Turkish police break up gay pride event with rubber bullets

Turkish police break up gay pride event with rubber bullets June 25, 2017

Under the guise of ‘protecting’ LGBT people, police in Istanbul today broke up a pride march by briefly firing rubber bullets to disperse the crowd.
The BBC reports that organisers of the annual event had vowed to press ahead despite a ban by the authorities, who had cited threats from far-right groups.
This is the third year in a row that Turkey’s largest city has banned the Gay Pride rally. Turkey’s descent into Islamic fundamentalism is seen by many as the main reason for the banning of the event.
The BBC’s Mark Lowen said the heavy police presence stopped people from entering Istiklal Street, where the rally was scheduled to start.
He reported that anybody trying to unfurl a rainbow flag or pass police blockades was prevented from doing so.

Faced with armed police and water-cannon trucks, the marchers had no chance.

The Hurriyet newspaper said that at least ten people had been detained, and the Dutch newspaper De Telegraaf tweeted that a Dutch cameraman, Bram Janssen, was among those arrested.
Earlier today, the Gay Pride organising committee issued a statement saying:

We are not scared, we are here, we will not change. You are scared, you will change and you will get used to it. We are here again to show that we will fight in a determined fashion for our pride.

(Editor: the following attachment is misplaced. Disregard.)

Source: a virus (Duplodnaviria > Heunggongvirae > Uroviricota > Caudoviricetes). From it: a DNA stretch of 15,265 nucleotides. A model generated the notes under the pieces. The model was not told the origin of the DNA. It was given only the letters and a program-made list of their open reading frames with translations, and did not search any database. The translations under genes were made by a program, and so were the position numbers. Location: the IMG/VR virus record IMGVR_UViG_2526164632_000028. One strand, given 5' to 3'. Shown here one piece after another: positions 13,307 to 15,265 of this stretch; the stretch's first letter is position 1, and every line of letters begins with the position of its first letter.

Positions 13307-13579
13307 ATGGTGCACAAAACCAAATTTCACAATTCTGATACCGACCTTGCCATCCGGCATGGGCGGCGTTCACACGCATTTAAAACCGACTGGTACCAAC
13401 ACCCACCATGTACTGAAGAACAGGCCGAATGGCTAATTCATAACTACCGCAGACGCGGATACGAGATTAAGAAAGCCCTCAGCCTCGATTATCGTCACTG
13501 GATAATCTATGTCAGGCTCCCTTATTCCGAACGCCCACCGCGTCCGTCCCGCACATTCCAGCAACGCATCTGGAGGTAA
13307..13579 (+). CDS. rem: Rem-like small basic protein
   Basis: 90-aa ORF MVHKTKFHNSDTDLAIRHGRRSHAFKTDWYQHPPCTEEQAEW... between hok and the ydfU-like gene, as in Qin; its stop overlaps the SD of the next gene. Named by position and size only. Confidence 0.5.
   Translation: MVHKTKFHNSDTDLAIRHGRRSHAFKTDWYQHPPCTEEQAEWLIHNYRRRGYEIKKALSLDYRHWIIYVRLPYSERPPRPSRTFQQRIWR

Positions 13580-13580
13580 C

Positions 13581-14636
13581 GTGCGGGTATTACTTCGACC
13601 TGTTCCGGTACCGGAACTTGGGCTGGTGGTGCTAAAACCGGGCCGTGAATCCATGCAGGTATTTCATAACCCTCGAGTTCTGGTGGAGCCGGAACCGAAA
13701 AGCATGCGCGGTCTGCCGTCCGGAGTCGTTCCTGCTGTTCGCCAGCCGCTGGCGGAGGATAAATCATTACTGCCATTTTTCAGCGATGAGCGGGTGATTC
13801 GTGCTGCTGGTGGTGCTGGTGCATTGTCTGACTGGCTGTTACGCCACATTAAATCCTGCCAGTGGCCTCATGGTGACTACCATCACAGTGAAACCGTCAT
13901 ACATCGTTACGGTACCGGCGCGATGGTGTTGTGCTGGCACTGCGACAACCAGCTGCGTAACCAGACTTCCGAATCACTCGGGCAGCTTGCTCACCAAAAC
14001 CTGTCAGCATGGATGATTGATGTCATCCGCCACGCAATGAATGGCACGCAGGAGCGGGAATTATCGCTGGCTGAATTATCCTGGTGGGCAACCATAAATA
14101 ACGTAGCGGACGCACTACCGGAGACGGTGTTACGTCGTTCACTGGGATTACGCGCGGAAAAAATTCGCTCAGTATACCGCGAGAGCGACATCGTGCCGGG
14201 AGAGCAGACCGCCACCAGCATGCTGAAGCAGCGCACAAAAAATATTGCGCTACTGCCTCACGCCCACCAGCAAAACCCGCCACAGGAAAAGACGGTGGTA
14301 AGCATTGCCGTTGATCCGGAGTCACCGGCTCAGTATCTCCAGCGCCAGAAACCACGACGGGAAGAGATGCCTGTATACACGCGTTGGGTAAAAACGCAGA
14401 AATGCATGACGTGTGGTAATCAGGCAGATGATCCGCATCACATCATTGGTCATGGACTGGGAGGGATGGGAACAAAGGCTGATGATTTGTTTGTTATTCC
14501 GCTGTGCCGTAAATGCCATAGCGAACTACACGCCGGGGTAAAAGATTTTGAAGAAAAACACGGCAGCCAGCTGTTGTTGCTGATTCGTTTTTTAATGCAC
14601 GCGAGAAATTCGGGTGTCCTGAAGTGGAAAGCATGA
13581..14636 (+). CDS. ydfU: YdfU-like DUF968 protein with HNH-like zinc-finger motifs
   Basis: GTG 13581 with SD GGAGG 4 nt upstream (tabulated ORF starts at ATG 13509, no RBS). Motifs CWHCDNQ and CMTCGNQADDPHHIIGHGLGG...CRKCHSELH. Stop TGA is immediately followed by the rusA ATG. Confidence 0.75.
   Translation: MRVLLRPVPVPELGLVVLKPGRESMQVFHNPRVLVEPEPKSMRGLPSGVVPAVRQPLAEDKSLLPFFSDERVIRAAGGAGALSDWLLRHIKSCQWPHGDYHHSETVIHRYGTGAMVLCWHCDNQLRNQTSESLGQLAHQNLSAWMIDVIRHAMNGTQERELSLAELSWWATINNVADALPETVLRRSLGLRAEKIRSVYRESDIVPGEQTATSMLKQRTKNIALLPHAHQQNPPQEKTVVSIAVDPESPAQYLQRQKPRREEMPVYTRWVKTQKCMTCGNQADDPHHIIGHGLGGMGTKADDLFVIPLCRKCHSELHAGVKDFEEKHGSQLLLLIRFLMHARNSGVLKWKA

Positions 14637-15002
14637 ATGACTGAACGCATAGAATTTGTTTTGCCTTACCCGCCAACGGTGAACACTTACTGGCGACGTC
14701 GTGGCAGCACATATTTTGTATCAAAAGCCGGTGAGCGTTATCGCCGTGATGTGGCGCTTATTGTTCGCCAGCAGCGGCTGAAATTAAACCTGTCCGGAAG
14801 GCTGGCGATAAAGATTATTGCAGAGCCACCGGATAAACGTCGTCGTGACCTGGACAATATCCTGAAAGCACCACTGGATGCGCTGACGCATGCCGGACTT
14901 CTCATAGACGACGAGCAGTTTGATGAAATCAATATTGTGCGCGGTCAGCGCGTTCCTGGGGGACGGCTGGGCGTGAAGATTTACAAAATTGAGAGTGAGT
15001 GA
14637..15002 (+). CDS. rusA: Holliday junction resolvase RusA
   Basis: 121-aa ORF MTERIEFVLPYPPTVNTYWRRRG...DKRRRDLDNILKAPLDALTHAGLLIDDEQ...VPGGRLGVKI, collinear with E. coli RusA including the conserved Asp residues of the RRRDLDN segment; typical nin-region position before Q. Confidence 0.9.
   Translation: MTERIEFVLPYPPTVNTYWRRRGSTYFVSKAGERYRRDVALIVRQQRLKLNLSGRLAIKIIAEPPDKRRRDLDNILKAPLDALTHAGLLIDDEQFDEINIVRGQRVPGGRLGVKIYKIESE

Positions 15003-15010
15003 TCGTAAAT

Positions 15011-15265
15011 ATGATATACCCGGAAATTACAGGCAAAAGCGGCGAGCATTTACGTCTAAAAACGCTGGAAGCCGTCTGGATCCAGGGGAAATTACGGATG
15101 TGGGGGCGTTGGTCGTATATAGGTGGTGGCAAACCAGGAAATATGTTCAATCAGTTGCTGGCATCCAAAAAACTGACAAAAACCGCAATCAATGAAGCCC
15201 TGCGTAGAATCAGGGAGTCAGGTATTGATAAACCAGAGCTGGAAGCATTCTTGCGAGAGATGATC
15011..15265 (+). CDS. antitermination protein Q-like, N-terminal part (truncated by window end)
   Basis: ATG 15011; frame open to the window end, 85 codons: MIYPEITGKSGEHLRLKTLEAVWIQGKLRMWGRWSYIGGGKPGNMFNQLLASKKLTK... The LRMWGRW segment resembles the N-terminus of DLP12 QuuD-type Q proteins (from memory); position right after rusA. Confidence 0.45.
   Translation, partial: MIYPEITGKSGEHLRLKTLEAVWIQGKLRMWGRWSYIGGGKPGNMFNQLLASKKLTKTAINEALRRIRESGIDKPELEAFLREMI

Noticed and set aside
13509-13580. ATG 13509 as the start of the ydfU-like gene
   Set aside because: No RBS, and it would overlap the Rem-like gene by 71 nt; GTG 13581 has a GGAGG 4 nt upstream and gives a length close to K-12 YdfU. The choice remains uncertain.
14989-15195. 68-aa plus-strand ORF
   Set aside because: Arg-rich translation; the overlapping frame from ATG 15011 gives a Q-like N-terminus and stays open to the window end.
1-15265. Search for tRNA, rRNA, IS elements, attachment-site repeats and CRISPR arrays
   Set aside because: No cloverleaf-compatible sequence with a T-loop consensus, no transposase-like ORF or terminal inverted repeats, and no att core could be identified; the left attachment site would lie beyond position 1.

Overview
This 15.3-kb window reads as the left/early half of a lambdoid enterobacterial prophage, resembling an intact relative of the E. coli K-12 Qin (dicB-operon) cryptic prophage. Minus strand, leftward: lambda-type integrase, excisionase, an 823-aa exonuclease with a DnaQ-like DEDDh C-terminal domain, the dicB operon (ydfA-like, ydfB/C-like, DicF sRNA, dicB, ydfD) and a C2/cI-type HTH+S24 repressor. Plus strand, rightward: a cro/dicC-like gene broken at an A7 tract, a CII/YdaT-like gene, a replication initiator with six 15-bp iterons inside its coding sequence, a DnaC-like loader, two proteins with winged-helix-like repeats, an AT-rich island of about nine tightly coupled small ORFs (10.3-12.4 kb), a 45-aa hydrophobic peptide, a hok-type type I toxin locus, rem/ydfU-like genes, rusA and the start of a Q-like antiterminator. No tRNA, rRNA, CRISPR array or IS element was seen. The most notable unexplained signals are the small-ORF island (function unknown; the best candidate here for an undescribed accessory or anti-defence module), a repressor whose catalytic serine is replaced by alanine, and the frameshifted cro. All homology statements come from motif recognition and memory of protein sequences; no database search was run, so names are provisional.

When the ban was defied in 2015, police used water cannons on marchers. (Photo: AP Emrah Gurel)
For more than a decade the event passed off peacefully in Turkey – tens of thousands used to throng Istiklal Street.
Representatives of some European governments were in Istanbul to support the event. They stressed that Turkey, still a candidate for EU membership, must respect minority rights.
But, said Mark Lowen:

The criticism is likely to fall on deaf ears among an increasingly conservative government. For long, Turkey was a haven of gay rights in the Middle East. But the Islamist-leaning President Erdogan is accused by critics of moulding Turkey in his image and ostracising the secular, liberal side of the country.

Lara Ozlen, from the organising committee, told AFP news agency on Saturday:

It is obvious that a peaceful march is part of our constitutional right. It’s been known for years. Instead of protecting us, to say ‘do not march’ just because some will be disturbed is undemocratic.

On Sunday, the Dutch consulate in Istanbul unfurled a large rainbow flag in support of the Pride event.
In addition to citing the threats of far-right groups, city officials said they had not received a formal request to hold the march – a claim denied by the organisers.
This year’s event also coincides with the end of the Muslim “holy” month of Ramadan and the start of the Eid al-Fitr festival.
Last year, riot police fired tear gas and plastic bullets after transgender rights activists gathered in Istanbul –in defiance of a ban on marching.

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